Friday, July 30, 2010

Bye bye Triceratops?

Interesting stuff from New Scientist magazine. It appears that Triceratops, one of the most iconic of all dinosaurs, may be about to go the way of Brontosaurus. In other words, it may not actually exist.

'Dinosaurs were shape-shifters', says the feature. 'Their skulls underwent extreme changes throughout their lives, growing larger, sprouting horns then reabsorbing them, and changing shape so radically that different stages look to us like different species. This discovery comes from a study of Triceratops and its close relative Torosaurus. Their skulls are markedly different but are actually from the very same species, argue John Scannella and Jack Horner at the Museum of the Rockies in Bozeman, Montana.

Triceratops had three facial horns and a short, thick neck-frill with a saw-toothed edge. Torosaurus also had three horns, though at different angles, and a much longer, thinner, smooth-edged frill with two large holes in it. So it's not surprising that Othniel Marsh, who discovered both in the late 1800s, considered them to be separate species. Now Scannella and Horner say that Triceratops is merely the juvenile form of Torosaurus. As the animal aged, its horns changed shape and orientation and its frill became longer, thinner and less jagged. Finally it became fenestrated, producing the classic Torosaurus form. Shape-shifting continued throughout these dinosaurs' lives, Scannella says. 'Even in the most mature specimens that we've examined, there is evidence that the skull was still undergoing dramatic changes at the time of death.'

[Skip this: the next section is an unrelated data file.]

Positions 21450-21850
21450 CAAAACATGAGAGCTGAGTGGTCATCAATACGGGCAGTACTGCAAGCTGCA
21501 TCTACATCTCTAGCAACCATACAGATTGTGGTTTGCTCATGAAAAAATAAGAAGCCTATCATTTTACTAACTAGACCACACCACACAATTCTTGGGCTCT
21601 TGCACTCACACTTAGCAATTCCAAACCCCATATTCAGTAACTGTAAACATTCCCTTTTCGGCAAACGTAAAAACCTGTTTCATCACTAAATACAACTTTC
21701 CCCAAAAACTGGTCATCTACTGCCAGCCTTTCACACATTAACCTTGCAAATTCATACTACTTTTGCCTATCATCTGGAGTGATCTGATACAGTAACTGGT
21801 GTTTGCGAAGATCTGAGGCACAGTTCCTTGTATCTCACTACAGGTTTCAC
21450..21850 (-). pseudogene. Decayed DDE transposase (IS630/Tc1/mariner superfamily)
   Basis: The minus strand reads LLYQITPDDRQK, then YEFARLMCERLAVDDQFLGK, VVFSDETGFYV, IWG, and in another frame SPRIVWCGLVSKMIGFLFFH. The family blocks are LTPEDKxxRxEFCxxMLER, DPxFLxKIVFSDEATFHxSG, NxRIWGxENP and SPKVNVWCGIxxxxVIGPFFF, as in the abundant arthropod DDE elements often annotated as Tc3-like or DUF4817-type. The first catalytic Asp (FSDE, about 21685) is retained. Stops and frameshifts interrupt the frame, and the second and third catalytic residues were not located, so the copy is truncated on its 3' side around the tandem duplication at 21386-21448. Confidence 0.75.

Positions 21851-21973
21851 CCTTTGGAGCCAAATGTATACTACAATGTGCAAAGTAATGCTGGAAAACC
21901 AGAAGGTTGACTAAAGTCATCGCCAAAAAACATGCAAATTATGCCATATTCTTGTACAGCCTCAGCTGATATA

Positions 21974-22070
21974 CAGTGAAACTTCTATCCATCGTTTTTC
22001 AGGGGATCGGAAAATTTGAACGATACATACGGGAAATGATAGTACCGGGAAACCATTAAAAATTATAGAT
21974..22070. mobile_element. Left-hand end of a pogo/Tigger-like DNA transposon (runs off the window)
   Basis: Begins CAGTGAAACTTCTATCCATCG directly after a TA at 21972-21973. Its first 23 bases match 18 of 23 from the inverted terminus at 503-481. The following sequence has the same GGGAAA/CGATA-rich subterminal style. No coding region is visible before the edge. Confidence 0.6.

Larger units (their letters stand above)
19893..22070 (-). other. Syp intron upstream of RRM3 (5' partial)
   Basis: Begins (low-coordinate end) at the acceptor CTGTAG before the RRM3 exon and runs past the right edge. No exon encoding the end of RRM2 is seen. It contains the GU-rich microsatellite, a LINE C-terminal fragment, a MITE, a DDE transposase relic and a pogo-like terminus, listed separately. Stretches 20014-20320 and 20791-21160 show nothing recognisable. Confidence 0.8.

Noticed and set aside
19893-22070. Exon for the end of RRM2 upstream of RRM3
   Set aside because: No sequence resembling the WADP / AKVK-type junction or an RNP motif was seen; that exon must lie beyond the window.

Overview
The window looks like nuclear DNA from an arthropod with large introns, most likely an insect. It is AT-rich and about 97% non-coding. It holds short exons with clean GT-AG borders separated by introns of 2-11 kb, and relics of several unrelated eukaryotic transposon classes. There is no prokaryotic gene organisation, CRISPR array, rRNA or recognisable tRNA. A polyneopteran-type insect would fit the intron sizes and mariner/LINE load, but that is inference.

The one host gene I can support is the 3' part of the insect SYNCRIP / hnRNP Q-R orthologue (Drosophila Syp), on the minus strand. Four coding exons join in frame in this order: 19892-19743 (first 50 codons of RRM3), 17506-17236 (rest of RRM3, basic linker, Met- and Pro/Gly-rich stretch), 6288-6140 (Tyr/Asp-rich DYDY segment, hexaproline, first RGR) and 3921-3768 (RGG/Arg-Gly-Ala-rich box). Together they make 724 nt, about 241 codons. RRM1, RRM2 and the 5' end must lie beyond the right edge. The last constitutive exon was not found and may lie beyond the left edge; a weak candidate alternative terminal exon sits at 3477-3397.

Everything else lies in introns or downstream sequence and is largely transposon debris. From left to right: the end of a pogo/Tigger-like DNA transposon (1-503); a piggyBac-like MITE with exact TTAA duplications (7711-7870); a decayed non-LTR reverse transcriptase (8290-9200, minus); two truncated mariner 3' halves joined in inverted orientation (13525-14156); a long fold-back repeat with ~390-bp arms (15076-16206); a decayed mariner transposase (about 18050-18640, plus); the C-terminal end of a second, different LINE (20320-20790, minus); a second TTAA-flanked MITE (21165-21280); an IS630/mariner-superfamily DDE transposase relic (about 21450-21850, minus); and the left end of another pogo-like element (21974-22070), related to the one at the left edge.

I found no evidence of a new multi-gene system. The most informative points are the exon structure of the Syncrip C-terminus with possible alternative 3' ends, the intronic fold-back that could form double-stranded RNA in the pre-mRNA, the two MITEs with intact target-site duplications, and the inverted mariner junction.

What a bugger eh? Bronto is gone and now, maybe, Trikey. Pterodactyl was never a proper name anyway. All they have to do now is discredit Stegosaurus, Diplodocus and T Rex and my childhood favourites will have all been wiped out as surely as they were wiped out by the Chicxulub meteor.

You can read the whole story here. Image courtesy of Live Science and shows growth stages of Triceratops.

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